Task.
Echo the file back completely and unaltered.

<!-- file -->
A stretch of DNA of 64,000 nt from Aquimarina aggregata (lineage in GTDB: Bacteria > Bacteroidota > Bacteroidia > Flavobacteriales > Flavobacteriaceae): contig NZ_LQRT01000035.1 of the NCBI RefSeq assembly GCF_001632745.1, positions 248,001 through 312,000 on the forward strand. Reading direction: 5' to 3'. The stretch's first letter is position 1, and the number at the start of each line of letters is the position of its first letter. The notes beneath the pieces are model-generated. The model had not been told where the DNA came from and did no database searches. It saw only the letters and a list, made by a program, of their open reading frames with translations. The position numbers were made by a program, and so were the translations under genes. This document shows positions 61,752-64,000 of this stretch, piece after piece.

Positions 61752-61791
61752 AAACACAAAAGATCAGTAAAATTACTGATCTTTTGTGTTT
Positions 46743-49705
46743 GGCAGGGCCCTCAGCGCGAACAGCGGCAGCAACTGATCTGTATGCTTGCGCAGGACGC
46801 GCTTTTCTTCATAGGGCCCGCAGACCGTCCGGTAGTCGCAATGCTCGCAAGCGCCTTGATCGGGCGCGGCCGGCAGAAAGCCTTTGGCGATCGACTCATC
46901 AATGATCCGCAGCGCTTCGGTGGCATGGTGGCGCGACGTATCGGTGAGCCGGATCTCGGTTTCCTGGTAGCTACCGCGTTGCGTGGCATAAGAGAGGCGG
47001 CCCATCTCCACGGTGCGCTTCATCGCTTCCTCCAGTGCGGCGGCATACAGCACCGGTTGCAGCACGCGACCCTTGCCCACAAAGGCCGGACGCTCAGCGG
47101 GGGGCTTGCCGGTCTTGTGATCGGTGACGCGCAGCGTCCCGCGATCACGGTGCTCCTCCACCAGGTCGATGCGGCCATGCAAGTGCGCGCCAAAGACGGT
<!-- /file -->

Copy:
A stretch of DNA of 64,000 nt from Aquimarina aggregata (lineage in GTDB: Bacteria > Bacteroidota > Bacteroidia > Flavobacteriales > Flavobacteriaceae): contig NZ_LQRT01000035.1 of the NCBI RefSeq assembly GCF_001632745.1, positions 248,001 through 312,000 on the forward strand. Reading direction: 5' to 3'. The stretch's first letter is position 1, and the number at the start of each line of letters is the position of its first letter. The notes beneath the pieces are model-generated. The model had not been told where the DNA came from and did no database searches. It saw only the letters and a list, made by a program, of their open reading frames with translations. The position numbers were made by a program, and so were the translations under genes. This document shows positions 61,752-64,000 of this stretch, piece after piece.

Positions 61752-61791
61752 AAACACAAAAGATCAGTAAAATTACTGATCTTTTGTGTTT
Positions 46743-49705
46743 GGCAGGGCCCTCAGCGCGAACAGCGGCAGCAACTGATCTGTATGCTTGCGCAGGACGC
46801 GCTTTTCTTCATAGGGCCCGCAGACCGTCCGGTAGTCGCAATGCTCGCAAGCGCCTTGATCGGGCGCGGCCGGCAGAAAGCCTTTGGCGATCGACTCATC
46901 AATGATCCGCAGCGCTTCGGTGGCATGGTGGCGCGACGTATCGGTGAGCCGGATCTCGGTTTCCTGGTAGCTACCGCGTTGCGTGGCATAAGAGAGGCGG
47001 CCCATCTCCACGGTGCGCTTCATCGCTTCCTCCAGTGCGGCGGCATACAGCACCGGTTGCAGCACGCGACCCTTGCCCACAAAGGCCGGACGCTCAGCGG
47101 GGGGCTTGCCGGTCTTGTGATCGGTGACGCGCAGCGTCCCGCGATCACGGTGCTCCTCCACCAGGTCGATGCGGCCATGCAAGTGCGCGCCAAAGACGGT